I have no other source for this particular story about Japan, so I can’t guarantee that it’s true, but it does demonstrate one way the naive argument that “our side has smarter people, so we must be right” can fail. There are other ways…

  21. Joshua, Skeptic of Skeptics says:

    So what happens if I have a full scale IQ of 134 (WAIS IV), was at one time super religious, devoted my life to mission work, etc., but am now an atheist? Oh, and I still don’t think that Christianity is entirely stupid, that some of it is actually compelling? While other parts are outright idiotic. This is why I don’t hang out with atheists. #dontfallintothebroadbrushtrap

  22. Acolyte of Sagan says:

    Joshua, haven’t you just answered your own question? Obviously your intelligence led you to seeing religion for what it is resulting in your atheism.
    However, do you not see the hypocrisy in “This is why I don’t hang out with atheists. #dontfallintothebroadbrushtrap? Setting aside the simple fact that an atheist would/wouldn’t hang out with other atheists, you’ve just fallen into the broad brush trap yourself.
    That sort of misconception about atheists suggests to me that either your own disbelief is a recent thing or you haven’t met many atheists. There is also the possibility that you’re not being entirely honest about your ex-Christian status and/or your IQ, but I’m not cynical enough to accuse you of that.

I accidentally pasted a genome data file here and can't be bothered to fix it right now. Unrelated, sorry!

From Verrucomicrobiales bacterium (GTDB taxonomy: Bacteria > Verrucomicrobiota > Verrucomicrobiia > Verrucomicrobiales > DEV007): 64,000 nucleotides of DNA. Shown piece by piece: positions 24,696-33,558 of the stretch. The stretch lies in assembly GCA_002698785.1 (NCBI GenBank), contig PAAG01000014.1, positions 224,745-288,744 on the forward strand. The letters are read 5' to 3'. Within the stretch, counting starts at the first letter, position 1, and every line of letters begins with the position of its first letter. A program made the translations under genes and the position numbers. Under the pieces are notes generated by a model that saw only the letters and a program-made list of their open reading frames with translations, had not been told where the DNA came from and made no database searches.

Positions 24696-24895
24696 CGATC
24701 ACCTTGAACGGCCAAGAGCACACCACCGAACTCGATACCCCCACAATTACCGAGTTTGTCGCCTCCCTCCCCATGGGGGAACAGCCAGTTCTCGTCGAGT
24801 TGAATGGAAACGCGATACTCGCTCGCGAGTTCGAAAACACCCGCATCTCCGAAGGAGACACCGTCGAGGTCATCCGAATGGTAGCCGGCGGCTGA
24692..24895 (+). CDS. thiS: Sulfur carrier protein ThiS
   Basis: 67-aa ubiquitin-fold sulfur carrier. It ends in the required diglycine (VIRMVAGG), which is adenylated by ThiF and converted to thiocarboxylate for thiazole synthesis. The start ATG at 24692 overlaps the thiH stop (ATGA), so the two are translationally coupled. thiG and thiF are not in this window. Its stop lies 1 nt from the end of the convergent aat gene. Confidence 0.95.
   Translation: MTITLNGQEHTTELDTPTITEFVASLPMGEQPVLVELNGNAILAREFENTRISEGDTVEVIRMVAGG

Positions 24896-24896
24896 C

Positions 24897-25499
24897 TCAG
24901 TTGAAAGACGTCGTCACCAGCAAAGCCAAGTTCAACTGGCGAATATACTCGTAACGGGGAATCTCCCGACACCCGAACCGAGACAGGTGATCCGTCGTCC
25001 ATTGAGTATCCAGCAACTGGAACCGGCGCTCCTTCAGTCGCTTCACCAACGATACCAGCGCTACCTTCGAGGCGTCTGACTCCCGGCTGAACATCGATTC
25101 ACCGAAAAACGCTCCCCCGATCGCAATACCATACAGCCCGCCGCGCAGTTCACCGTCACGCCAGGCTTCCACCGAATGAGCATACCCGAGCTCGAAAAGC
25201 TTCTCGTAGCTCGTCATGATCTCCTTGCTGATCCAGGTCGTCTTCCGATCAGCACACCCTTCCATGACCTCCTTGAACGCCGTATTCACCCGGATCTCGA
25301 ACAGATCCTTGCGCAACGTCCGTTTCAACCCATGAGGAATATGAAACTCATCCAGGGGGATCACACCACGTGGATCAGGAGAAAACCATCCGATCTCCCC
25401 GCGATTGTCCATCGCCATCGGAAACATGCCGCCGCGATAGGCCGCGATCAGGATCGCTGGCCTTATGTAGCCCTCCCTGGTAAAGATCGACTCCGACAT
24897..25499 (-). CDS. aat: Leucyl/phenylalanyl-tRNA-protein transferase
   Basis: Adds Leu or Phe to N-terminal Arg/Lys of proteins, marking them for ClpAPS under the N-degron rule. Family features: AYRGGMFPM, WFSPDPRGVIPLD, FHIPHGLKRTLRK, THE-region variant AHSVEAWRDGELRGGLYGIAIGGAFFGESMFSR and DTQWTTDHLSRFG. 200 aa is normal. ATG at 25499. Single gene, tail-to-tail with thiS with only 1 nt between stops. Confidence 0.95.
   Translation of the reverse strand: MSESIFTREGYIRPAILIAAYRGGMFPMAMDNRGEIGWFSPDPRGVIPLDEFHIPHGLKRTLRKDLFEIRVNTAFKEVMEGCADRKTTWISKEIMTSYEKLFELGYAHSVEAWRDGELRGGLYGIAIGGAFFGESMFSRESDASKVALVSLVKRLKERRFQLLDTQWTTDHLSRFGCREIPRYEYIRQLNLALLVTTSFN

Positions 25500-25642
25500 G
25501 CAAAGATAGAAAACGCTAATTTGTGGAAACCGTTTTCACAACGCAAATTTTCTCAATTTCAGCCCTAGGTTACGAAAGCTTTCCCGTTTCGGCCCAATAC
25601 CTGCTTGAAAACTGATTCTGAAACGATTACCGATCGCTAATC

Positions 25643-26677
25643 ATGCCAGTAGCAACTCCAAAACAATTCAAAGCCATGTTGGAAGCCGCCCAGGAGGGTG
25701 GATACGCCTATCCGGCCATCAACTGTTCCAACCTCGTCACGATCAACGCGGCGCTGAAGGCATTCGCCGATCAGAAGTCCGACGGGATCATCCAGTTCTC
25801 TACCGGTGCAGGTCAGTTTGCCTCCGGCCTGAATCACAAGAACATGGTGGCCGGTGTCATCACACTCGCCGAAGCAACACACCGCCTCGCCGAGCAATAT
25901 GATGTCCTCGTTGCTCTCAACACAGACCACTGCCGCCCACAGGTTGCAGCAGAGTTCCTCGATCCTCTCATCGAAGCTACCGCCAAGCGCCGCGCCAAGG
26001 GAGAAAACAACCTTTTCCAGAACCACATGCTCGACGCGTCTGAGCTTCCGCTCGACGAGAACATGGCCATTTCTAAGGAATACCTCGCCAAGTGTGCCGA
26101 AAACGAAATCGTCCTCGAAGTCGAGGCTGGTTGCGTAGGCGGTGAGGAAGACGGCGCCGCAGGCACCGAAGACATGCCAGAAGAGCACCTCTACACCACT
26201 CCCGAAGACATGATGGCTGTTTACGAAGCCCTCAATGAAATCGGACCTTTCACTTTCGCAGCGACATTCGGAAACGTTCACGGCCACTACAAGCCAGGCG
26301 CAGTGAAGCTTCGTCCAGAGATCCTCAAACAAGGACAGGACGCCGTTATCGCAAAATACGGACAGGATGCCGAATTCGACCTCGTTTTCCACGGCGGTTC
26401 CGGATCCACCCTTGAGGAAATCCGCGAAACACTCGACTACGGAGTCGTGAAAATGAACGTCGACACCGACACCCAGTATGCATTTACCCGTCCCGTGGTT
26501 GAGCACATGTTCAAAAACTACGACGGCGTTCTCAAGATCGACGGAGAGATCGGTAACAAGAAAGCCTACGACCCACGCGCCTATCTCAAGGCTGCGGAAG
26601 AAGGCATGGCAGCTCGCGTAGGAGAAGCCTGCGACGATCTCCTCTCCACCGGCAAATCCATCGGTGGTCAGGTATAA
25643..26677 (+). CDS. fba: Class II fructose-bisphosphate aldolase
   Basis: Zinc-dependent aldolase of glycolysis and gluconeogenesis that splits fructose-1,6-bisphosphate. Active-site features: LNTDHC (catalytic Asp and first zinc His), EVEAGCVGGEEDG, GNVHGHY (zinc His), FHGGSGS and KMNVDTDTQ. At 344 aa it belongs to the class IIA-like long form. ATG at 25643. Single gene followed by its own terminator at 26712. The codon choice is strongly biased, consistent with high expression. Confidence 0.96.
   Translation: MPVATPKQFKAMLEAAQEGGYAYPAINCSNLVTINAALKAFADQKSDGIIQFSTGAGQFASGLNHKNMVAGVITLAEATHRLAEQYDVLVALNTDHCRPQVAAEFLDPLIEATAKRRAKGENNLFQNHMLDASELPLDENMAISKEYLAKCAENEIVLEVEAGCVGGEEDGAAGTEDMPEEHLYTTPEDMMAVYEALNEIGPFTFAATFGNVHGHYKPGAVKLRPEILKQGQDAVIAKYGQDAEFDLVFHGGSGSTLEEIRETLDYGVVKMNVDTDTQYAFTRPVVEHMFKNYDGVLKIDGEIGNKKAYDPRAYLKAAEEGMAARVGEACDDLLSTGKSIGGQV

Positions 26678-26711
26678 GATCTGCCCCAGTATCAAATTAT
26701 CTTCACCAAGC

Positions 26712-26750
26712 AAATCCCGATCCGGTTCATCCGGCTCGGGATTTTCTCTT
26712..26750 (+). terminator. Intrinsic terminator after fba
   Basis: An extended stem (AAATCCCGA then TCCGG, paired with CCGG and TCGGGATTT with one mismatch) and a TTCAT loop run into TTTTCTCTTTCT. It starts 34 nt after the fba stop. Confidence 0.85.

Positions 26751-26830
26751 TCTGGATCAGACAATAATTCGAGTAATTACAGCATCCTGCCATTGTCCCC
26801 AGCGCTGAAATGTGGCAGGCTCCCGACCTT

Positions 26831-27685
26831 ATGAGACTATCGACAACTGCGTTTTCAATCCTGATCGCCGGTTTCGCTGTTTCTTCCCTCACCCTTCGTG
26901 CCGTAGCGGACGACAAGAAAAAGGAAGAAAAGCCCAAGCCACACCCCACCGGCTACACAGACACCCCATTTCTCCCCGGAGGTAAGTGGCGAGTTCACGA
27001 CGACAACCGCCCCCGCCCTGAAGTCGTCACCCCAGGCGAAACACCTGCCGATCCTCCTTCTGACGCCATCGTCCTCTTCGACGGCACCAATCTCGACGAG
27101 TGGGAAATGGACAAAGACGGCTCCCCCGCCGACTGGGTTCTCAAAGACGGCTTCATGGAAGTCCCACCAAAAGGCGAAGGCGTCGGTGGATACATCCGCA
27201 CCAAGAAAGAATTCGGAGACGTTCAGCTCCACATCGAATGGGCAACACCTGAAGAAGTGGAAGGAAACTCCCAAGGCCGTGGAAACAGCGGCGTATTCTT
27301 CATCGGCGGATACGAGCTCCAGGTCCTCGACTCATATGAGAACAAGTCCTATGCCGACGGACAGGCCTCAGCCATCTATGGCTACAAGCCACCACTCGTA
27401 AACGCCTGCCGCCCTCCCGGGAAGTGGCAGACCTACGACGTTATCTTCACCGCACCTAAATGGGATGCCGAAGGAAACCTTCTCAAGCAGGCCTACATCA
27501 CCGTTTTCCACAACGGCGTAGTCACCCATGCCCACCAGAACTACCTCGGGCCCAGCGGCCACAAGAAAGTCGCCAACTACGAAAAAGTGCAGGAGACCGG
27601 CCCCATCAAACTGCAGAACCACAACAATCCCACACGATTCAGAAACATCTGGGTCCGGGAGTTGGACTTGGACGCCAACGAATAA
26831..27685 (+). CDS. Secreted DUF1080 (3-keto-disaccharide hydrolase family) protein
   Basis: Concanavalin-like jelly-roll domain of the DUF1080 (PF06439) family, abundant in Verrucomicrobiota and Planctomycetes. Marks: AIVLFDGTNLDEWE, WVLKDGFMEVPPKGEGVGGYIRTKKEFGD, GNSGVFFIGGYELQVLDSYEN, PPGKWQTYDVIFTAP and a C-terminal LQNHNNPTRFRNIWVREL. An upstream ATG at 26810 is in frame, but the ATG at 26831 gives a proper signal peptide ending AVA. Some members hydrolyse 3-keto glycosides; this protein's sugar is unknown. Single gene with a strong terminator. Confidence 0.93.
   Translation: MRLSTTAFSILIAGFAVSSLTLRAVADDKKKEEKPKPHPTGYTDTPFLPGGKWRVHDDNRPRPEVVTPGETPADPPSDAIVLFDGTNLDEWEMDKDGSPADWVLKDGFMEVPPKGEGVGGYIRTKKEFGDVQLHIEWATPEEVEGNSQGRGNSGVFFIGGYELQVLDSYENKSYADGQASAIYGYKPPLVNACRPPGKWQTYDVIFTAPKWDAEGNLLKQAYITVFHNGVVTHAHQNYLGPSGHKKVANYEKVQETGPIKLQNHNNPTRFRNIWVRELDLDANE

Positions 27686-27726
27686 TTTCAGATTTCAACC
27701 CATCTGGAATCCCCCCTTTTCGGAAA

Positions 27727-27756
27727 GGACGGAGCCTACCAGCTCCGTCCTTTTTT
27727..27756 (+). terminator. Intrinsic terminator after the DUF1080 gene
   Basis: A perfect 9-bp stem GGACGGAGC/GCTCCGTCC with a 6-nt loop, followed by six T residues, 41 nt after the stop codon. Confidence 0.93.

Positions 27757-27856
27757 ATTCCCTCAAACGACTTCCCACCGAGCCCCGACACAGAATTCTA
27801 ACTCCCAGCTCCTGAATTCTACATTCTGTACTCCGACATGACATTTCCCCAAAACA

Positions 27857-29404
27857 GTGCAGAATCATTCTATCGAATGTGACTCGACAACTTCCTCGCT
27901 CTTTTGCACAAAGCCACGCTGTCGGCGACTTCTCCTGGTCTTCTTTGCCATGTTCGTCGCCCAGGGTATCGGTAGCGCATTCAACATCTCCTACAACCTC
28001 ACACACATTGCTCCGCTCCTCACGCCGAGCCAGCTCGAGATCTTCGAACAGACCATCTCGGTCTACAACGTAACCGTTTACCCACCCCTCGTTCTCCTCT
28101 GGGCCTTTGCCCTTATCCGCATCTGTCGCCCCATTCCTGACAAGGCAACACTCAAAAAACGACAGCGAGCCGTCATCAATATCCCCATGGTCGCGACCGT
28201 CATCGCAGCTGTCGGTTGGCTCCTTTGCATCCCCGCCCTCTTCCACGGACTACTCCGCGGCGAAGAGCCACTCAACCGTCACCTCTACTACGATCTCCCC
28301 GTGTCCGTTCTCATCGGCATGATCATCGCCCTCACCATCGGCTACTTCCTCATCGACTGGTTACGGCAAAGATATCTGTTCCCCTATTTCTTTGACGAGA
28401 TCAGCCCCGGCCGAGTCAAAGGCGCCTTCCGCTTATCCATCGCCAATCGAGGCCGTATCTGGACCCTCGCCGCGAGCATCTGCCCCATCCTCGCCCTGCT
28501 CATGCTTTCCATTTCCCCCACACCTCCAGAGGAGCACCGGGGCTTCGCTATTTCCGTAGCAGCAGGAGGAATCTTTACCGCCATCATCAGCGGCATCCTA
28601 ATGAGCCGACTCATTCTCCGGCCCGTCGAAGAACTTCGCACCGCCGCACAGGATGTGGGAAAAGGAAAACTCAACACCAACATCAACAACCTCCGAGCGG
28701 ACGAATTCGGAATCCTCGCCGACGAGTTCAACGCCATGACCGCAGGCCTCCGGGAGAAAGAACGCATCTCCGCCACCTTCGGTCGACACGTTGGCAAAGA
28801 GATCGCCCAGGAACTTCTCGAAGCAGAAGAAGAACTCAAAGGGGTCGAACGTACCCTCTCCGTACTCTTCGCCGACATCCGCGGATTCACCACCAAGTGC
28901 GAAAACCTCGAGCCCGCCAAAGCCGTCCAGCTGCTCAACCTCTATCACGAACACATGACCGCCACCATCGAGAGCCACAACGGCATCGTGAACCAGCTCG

Not for the time being, anyway.

  23. DC Toronto says:

    Reid – in your last sentence – are you saying they can not accept atheism because of social pressures or because they lack the intelligence?
    Josh – was your statement “Oh, and I still don’t think that Christianity is entirely stupid, that some of it is actually compelling?” intended to be a question? Would you like me to answer it for you? Or is it a statement that your full scale IQ of 134 told you requires a question mark?
    I am more cynical than AoS about your honesty.

  24. Acolyte of Sagan says:

    I might be prepared to give Joshua the benefit of the doubt regarding his honesty, but I do detect just a tad of that old Christian superiority in his ‘nym. Skeptic of Skeptics has a ring of King of kings about it to my mind.
    I could give that name a more charitable reading and interpret it as meaning he is suspicious of sceptics (UK spelling) were it not for his 134 point IQ; somebody that intelligent would not make such a basic grammatical error, and would instead call himself ‘Joshua, Skeptical of Skeptics’.
    If I were a dyed-in-the-wool cynic I might well be persuaded that we have ourselves another Epphy on our hands, just waiting for us to ask what parts of Christianity are ‘actually compelling’ so his mission can begin in earnest.

    Fuck it, I can’t resist. What are the compelling parts of Christianity, Joshua, and do any of the other major religions also have compelling factors?

  25. HackneyMartian says: